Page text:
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Officials Urge Utahns: Be Patient with COVID-19 Restrictions

State Epidemiologist Dr. Angela Dunn says state officials are taking a slow approach to easing restrictions such as social distancing and face masks to fight the COVID-19 pandemic. (Kzewnon/Adobe Stock)
State Epidemiologist Dr. Angela Dunn says state officials are taking a slow approach to easing restrictions such as social distancing and face masks to fight the COVID-19 pandemic. (Kzewnon/Adobe Stock)
May 14, 2020

SALT LAKE CITY -- Health officials say Utah is one of the states least affected by the COVID-19 pandemic, and that is bringing some calls this week to ease restrictions.

Most of the state currently is under an orange alert, for moderate precautions, but some Utahns say the state should move to a yellow, or low, alert, in which guidelines for social distancing and the other precautions are eased.

Red is the highest alert and green the lowest.

Dr. Angela Dunn, state epidemiologist with the Utah Department of Health, says while Utah is doing better than many other states, there is still a need for caution.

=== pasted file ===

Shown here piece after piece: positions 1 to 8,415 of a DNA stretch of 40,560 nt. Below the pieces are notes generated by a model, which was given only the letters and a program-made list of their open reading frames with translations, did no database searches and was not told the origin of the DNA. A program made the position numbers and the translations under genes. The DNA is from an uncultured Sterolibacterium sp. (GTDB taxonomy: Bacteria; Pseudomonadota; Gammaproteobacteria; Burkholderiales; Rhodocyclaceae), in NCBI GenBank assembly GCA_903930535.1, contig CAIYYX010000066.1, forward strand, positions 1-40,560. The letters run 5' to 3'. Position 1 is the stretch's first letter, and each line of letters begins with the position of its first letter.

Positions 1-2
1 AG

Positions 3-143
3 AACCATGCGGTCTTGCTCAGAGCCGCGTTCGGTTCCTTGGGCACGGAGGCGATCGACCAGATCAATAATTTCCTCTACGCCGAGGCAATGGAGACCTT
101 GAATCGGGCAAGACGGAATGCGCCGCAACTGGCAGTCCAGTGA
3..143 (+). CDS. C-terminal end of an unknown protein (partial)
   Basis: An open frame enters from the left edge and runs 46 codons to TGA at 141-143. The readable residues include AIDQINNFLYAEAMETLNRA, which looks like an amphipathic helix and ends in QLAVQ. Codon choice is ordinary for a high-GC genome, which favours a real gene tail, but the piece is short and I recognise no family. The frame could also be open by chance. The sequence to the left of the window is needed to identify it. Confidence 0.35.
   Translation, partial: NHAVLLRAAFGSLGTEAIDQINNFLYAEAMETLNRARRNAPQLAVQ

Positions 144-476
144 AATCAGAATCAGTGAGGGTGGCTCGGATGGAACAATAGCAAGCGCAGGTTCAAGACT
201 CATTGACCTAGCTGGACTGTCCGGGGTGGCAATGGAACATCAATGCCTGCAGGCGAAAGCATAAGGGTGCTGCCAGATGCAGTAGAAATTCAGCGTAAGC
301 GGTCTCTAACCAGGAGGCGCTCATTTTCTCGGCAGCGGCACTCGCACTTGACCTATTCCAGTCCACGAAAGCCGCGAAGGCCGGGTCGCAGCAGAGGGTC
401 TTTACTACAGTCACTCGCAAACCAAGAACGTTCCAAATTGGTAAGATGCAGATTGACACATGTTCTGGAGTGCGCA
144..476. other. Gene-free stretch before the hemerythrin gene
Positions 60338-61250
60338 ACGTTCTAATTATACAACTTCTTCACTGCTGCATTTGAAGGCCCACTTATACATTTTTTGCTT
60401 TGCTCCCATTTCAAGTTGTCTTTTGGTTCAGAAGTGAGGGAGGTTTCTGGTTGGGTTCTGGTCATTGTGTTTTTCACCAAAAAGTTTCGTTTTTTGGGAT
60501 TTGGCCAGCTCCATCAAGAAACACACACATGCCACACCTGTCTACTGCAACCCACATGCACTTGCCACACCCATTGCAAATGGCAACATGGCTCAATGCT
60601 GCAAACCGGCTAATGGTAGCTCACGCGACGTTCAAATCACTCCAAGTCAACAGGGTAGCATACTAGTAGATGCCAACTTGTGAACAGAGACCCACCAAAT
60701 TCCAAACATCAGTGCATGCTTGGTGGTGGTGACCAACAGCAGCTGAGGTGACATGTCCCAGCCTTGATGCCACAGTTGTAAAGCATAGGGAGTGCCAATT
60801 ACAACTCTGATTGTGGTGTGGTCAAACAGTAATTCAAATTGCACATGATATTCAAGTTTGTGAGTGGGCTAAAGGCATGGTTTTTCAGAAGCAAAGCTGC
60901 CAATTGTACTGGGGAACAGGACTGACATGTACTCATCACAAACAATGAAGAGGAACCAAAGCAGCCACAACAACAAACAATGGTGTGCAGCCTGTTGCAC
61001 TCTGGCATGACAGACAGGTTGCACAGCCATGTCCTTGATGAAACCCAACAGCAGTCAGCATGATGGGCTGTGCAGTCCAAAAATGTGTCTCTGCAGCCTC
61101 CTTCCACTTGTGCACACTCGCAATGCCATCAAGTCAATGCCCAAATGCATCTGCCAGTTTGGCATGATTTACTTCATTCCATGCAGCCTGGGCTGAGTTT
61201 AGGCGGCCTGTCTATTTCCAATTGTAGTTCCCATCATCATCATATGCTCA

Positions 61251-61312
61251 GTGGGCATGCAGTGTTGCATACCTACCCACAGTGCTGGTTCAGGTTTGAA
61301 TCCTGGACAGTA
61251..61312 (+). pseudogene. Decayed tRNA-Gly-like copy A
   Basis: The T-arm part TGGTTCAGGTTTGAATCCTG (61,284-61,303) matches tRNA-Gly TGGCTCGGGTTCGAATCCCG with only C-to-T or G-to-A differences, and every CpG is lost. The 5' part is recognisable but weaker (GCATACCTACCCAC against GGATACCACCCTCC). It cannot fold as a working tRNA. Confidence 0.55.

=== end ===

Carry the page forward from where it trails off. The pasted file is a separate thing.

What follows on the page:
"It can be hard for individuals to understand why we're asking them to continue limiting their exposure to certain people and maintain social distancing practices when we aren't seeing those deaths and the disease at really high levels here in Utah," she states.

At a briefing Wednesday, Dunn announced that there were 188 new COVID-19 cases, for a total of 6,620 in Utah. Two new deaths were reported, for a total of 75.

In a recent study, Utah was ranked as the state where the population is least vulnerable to the coronavirus.

Dunn says much of that is due to Utah having a young population. But she adds that the state has now tested more than 156,000 Utahns and has a better picture of how the virus spreads.

"Our testing capacity and our ability to contact-trace every positive certainly helps," she states. "It's not surprising that we have a low vulnerable rate.

"However, we never want to put lives at risk unnecessarily for the sake of people being able to get back to normal."

Asked when Utah might change its alert status to green, which is designated as the new normal, Dunn said that will be contingent on reaching what is referred to as "herd immunity."

"We're not going to be able to prevent disease effectively until 60% to 80% of the population is immune to COVID-19," she explains. "And that happens one of two ways -- either people get infected or they get a vaccine."

Dunn says Utah officials are likely to ease restrictions, when possible, in various regions of the state based on statistics, instead of issuing statewide changes.

Mark Richardson, Public News Service - UT